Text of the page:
On the other hand, how many more people would have seen the tiny budget films (Clerks, Persepolis, half of Bruce Campbell’s movies, Rushmore, Life Aquatic, Royal Tenenbaums etc) if the price were half that of the big films?  If the increase in quantity is enough to offset the lower price they would actually bring in more revenue and maybe improve their chances to get funding for another movies.

    The magnitude of the budget shouldn’t be all that matters, but there are some factors we could attempt to use for predictive purposes.  I suppose what I should have said above is: the price of the ticket should be directly related to the perceived/expected quality of the movie rather than the actual quality since we can’t possibly know that before paying.

    I think this could be applied in the comic book industry to interesting effect.  Would Manhunter (as one example) sell better at a lower price?  Would that increase in sells be enough to keep the book on the shelf?  Would Secret Invasion/Final Crisis sell considerably worse at $4.50?  Could the increased revenue be used to finance new series that would not have been feasible otherwise?

    P.S. Sorry if I pissed of Mr. Woods.  I wasn’t trying to argue with him, I was just trying to provide some input to the discussion.  

  133. I just think that’s an awful, awful idea.  We pay too much attention to box office returns as it is.  It would totally screw small properties and beginning actors, because people wouldn’t invest in something they couldn’t charge a lot of money for.

    Don’t worry about Brian, he’s a big boy, and he’s got his opinion, and you’ve got yours.  Don’t sweat it.

  134. I think we are missing a part of the picture here, all the talk is about the comic book publishers raising prices, dont forget the distributor and the LCS they get a cut. Do Diamond work on a percentage of the sell price? are Diamond pushing the publishers for an increase as fuel cost have risen.

    Have a look at the deal Devil’s due publishing are offering retailers on hack/slash at the moment because Diamond wont distibute due to a legal wrangle. 10 issues for $14.00 normal cover price £3.50 per issue so wheres the $2.10 go to? what do diamond take, what go’s to the LCS. considering the volumes that Marvel and DC print they must also have reduced costs so if Devil’s due can make a profit on $1.40 an issue what is Marvel and DC making.

  135. @josh – I think you missed this part of my post: “On the other hand, how many more people would have seen the tiny budget films (Clerks, Persepolis, half of Bruce Campbell’s movies, Rushmore, Life Aquatic, Royal Tenenbaums etc) if the price were half that of the big films?  If the increase in quantity is enough to offset the lower price they would actually bring in more revenue and maybe improve their chances to get funding for another movie.”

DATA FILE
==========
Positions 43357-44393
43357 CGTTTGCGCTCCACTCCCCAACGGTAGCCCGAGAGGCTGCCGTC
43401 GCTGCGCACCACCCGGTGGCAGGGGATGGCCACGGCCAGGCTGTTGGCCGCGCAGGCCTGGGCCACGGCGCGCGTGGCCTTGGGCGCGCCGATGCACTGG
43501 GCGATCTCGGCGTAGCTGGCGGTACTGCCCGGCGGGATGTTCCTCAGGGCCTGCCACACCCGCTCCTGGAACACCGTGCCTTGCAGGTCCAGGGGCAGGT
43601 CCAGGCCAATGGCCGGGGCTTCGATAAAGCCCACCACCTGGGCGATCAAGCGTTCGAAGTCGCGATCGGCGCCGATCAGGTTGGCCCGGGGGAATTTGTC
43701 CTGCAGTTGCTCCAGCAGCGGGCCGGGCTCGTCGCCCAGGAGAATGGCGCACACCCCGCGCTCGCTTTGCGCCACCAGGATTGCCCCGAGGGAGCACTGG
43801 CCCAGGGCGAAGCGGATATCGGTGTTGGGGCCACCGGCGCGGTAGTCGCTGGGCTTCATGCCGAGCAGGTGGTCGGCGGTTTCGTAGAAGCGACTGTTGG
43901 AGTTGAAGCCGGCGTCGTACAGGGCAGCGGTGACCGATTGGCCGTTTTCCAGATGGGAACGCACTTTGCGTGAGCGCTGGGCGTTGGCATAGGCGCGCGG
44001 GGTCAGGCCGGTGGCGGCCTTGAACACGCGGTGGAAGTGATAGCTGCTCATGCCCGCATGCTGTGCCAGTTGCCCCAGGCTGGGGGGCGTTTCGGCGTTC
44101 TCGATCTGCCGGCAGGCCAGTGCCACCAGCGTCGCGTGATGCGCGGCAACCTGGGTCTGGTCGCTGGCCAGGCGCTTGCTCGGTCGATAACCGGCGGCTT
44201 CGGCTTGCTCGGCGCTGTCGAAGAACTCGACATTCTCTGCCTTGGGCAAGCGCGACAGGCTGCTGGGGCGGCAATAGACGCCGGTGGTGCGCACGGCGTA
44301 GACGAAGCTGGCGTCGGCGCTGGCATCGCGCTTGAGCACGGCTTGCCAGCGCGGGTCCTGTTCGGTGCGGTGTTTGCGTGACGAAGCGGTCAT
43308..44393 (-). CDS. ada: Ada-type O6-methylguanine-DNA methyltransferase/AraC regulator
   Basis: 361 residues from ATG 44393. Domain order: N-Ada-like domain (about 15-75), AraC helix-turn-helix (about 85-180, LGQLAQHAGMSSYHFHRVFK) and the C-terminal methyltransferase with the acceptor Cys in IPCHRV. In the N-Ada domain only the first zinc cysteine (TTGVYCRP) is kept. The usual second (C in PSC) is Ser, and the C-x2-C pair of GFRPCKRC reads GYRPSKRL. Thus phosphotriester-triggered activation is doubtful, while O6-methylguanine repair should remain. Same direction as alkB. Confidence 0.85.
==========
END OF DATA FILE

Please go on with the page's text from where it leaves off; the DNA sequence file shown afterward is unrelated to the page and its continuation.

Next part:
Pricing like this could actually improve grosses for the small films.  I have actually heard Kevin Smith speak on this (I believe it was him), he often mentions that he thinks his films would do significantly better if the DVD’s were released on the same day as the movies with ticket prices set lower and these "early" DVD’s price higher than average to extract more gross from the solid fanbase (addicts).


    Damn, I love conversations like this… Can you tell I enjoy teaching?

  136. @sonicattack – I mentioned Diamond in one of my many rambling posts above.  They are a monopoly on the distribution side and (I assume, like other monopolies [such as Ticketmaster]) absolutely take a large cut.  Monoplies like that are generally very bag for other components in the supply chain and are likely responsable (to some extent) for many of the problems that LCS’s experience.  Specifically, the small LCS’s that can’t provide much variety, due to minimum quantity requirements and antiquated return policies/procedures (at least according to my local guy’s information).

    Also, awesome mustache.

  137. Yeah, i just don’t think that would work.  I get you, but maybe it’s just mind stuck in a system.  Of course, this is what we need economists for as I understand it.  So stay outside of that box.

  138. @stulach you really cant beat a quality mustache!!!!

  139. @josh – I hate that fucking box.

    @sonicattack – Damn straight.

  140. I feel bad for Dude, paying a crapload for comics that have to be imported.

    It makes me wonder why printed material isn’t just imported digitally and then printed locally. That would save everyone a lot of money and increase revenue.


  141. I JUST made a huge cut to my pull list.  If things escalate to 3.99 as the regular price, its back to the chopping block and I won’t be happy about it.